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Rubus odoratus (Purpleflowering raspberry) | NPIN
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Rubus odoratus (Purpleflowering raspberry)
Vick, Albert F. W.

Rubus odoratus

Rubus odoratus L.

Purpleflowering raspberry, Purple-flowering raspberry, Thimbleberry

Rosaceae (Rose Family)

Synonym(s):

USDA Symbol: ruod

USDA Native Status: L48 (N), CAN (N)

A suckering shrub, 3-6 ft. high and 6-12 ft. wide which forms broad patches. Five-lobed, maple-like, dark green leaves become pale yellow in fall. Large, pinkish-purple flowers occur singly or in few-flowered clusters. Fruit is a broadly rounded, red to purple berry. Canes are thornless, yellow- to orange-brown, and exfoliating. This erect, shrubby, thornless plant has rose-lavender flowers in loose clusters; new branches have bristly hairs.

Thimbleberry (R. parviflorus), with very similar white flowers and similar but smaller leaves, occurs from Alaska to Mexico and northeast to Ontario. Baked-apple Berry (R. chamaemorus), is a dwarf form only 12 (30 cm) tall, with a solitary white flower, an amber-colored berry, and leaves similar to the above, but smaller. It is found on mountaintops in New England and northward into Canada. All other species in the East have compound leaves and usually spiny stems.

 

Plant Characteristics

Duration: Perennial
Habit: Shrub
Leaf: Green
Autumn Foliage: yes
Fruit: Red
Size Class: 1-3 ft.

Bloom Information

Bloom Color: Pink , Purple
Bloom Time: Jun , Jul , Aug

Distribution

USA: AL , CT , DC , DE , GA , IL , IN , KY , MA , MD , ME , MI , NC , NH , NJ , NY , OH , PA , RI , TN , VA , VT , WI , WV
Canada: NS , ON , QC
Native Distribution: S. ME to MI, s. to NC & TN; also n. IL
Native Habitat: Moist, shady places; woods edges

Growing Conditions

Water Use: Medium
Light Requirement: Sun , Part Shade , Shade
Soil Moisture: Moist
Soil pH: Acidic (pH<6.8)
CaCO3 Tolerance: Medium
Soil Description: Gravelly, sandy, or deep forest loams.
Conditions Comments: Thimbleberry spreads rapidly from creeping, underground stems and can become a nuisance, but is a striking plant for large wooded areas. Relatively immune to pests and diseases. Berries are insipid, but edible.

Benefit

Use Wildlife: Very high for songbirds, game birds, and large and small mammals.
Conspicuous Flowers: yes
Fragrant Flowers: yes
Fragrant Foliage: yes
Attracts: Birds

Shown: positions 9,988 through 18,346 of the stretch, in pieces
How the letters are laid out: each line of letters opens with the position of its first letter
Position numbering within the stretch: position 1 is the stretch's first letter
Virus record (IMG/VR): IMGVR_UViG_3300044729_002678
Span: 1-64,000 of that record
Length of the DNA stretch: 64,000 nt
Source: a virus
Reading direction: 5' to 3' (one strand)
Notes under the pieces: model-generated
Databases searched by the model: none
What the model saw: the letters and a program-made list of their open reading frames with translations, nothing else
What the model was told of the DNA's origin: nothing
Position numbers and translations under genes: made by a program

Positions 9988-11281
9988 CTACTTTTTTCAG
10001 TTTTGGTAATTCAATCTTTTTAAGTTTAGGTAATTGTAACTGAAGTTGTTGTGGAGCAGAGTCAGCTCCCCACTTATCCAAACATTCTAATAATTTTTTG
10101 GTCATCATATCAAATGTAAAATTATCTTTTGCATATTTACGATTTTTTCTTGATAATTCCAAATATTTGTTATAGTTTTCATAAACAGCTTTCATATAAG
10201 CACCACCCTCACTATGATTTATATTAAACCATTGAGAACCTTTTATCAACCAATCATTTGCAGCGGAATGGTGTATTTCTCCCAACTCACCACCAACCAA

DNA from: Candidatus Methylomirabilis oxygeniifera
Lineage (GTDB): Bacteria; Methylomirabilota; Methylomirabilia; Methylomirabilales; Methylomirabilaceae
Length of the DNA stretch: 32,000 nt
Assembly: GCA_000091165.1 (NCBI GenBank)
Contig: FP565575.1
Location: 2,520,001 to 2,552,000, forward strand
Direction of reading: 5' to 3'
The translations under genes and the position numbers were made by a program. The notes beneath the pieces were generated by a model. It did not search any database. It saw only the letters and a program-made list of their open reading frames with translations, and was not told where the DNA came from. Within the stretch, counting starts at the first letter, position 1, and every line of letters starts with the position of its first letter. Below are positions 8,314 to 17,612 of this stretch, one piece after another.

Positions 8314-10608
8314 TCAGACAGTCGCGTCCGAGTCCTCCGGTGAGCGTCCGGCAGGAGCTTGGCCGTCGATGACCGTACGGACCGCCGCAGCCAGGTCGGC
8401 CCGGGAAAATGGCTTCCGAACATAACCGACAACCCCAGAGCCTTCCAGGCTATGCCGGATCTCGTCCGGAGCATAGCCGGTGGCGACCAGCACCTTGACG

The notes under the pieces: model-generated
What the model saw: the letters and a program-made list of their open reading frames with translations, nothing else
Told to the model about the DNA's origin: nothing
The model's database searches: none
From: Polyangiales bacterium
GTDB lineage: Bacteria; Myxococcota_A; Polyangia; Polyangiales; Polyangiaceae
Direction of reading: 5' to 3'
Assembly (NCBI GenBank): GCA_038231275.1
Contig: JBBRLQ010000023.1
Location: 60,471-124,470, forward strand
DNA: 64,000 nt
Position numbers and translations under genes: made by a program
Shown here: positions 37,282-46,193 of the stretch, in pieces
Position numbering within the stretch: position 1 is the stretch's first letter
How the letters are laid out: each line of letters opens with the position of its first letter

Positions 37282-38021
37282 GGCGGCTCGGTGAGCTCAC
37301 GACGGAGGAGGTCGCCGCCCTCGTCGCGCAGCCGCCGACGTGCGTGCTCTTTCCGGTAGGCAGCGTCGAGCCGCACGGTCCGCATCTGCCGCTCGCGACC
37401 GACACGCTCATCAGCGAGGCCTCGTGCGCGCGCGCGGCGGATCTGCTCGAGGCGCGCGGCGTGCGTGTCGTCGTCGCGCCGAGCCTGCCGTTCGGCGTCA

Value to Beneficial Insects

Special Value to Native Bees
Special Value to Bumble Bees
Special Value to Honey Bees
Provides Nesting Materials/Structure for Native Bees

This information was provided by the Pollinator Program at The Xerces Society for Invertebrate Conservation.

Propagation

Description: Information about propagation by seed or cuttings is scarce because plants are so easily obtained by digging up suckers.
Seed Collection: Rubus fruits should be collected as soon as ripe to prevent losses to birds. The seeds can be extracted by macerating in water.
Seed Treatment: The hard, impermeable seed coat needs scarification. Both H2SO4 and sodium hypochlorite have been used. Scarification is sometimes followed by a complex combination of warm and cold stratification.
Commercially Avail: yes

From the National Suppliers Directory

According to the inventory provided by Associate Suppliers, this plant is available at the following locations:

Amandas Garden - Springwater, NY
American Native Nursery - Quakertown, PA

From the National Organizations Directory

According to the species list provided by Affiliate Organizations, this plant is on display at the following locations:

Mt. Cuba Center - Hockessin, DE
* Available Online from Wildflower Center Store

Bibliography

Bibref 841 - Native Alternatives to Invasive Plants (2006) Burrell, C. C.
* The Midwestern Native Garden: Native Alternatives to Nonnative Flowers and Plants An Illustrated Guide (2011) Adelman, Charlotte and Schwartz, Bernard L.

Search More Titles in Bibliography

Additional resources

USDA: Find Rubus odoratus in USDA Plants
FNA: Find Rubus odoratus in the Flora of North America (if available)
Google: Search Google for Rubus odoratus

Metadata

Record Modified: 2012-12-09
Research By: TWC Staff

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